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A Comparison of Collateral Sprouting of Sensory and Motor Axons after End-to-Side Neurorrhaphy with and without the Perineurial Window

Haninec, Pavel M.D., Ph.D.; Kaiser, Radek M.D., Ph.D.; Dubový, Petr Ph.D.

Plastic & Reconstructive Surgery: September 2012 - Volume 130 - Issue 3 - p 609–614
doi: 10.1097/PRS.0b013e31825dc20a
Hand/Peripheral Nerve: Original Article

Background: Many experimental studies have confirmed collateral sprouting of axons after end-to-side neurorrhaphy and its possible clinical application. There is still controversy about how the surgical method should be carried out. The aim of the present study was to quantitatively evaluate collateral sprouting of motor and sensory axons after end-to-side neurorrhaphy with and without the perineurial window.

Methods: End-to-side neurorrhaphy of the distal stump of transected musculocutaneous nerve with intact ulnar nerve with or without a perineurial window was performed in a rat model. Collateral sprouts were quantitatively evaluated by counting of motor and sensory neurons following their retrograde labeling by Fluoro-Ruby and Fluoro-Emerald applied to the ulnar and musculocutaneous nerves, respectively.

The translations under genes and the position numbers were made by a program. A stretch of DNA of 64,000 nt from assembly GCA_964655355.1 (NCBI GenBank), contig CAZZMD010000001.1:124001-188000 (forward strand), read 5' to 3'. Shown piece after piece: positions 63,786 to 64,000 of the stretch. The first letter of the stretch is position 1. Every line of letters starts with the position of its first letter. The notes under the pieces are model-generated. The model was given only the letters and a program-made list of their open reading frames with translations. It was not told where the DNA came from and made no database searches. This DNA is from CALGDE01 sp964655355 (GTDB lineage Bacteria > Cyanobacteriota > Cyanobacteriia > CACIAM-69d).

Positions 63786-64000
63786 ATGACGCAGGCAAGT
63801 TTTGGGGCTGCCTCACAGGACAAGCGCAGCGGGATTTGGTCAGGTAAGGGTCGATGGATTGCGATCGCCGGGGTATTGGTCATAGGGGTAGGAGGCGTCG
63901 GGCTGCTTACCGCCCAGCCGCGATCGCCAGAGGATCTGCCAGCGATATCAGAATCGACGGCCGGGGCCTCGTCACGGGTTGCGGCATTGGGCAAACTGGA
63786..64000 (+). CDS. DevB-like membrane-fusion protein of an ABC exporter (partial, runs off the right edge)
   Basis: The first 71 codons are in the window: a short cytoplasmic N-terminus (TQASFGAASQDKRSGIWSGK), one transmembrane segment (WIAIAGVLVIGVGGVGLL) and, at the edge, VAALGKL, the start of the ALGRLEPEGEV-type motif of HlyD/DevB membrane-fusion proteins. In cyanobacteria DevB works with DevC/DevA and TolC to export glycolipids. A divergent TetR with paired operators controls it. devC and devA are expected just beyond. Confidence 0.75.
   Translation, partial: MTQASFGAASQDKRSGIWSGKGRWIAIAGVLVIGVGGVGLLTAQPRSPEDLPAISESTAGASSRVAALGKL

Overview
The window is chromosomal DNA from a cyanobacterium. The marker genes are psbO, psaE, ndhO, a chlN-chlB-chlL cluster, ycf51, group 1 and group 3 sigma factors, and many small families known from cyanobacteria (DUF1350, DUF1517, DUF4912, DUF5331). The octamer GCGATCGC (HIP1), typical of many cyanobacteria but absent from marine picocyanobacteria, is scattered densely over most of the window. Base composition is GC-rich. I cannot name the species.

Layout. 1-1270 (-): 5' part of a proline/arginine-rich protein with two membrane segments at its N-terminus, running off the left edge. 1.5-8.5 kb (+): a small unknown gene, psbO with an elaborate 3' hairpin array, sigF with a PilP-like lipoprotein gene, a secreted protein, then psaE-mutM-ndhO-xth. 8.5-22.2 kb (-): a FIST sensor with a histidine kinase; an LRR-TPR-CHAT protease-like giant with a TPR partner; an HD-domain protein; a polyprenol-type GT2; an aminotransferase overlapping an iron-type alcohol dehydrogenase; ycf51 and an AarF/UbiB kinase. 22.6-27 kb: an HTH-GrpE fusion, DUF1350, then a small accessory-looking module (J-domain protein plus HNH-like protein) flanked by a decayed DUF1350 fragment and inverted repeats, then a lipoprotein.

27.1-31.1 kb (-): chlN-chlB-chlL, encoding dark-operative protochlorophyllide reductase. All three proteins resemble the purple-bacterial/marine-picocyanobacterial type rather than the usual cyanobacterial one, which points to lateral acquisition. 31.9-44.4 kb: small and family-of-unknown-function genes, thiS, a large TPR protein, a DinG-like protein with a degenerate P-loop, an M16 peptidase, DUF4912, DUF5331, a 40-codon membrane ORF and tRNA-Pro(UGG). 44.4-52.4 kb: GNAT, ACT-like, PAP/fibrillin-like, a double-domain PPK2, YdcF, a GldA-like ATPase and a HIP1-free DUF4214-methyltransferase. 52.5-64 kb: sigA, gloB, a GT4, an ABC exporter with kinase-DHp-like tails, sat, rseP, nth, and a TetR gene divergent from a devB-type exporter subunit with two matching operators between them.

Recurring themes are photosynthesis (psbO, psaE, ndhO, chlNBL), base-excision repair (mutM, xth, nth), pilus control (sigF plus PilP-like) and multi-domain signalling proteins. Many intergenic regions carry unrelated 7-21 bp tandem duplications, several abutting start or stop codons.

Results: Our results show that significantly more motor and sensory axons sent their collateral branches into the recipient nerve in the group with a perineurial window. Some axons were injured during preparation of the perineurial window; the injured axons reinnervated directly into the recipient nerve to contribute to results of functional reinnervation.

Conclusion: The authors conclude that it is necessary to create a perineurial window when using end-to-side neurorrhaphy in clinical practice, especially in brachial plexus reconstruction.

Prague and Brno, Czech Republic

From the Department of Neurosurgery, 3rd Faculty of Medicine, Charles University, and the Department of Anatomy, Division of Neuroanatomy, Faculty of Medicine, and Central European Institute of Technology, Masaryk University.

Received for publication January 17, 2012; accepted March 5, 2012.

Disclosure: The authors report no conflict of interest concerning the materials or methods used in this study or the findings specified in this article.

Pavel Haninec, M.D., Ph.D.; 3rd Faculty of Medicine, Charles University, Department of Neurosurgery, Faculty Hospital Kralovske Vinohrady, Srobarova 50, 100 34 Prague, Czech Republic,

©2012American Society of Plastic Surgeons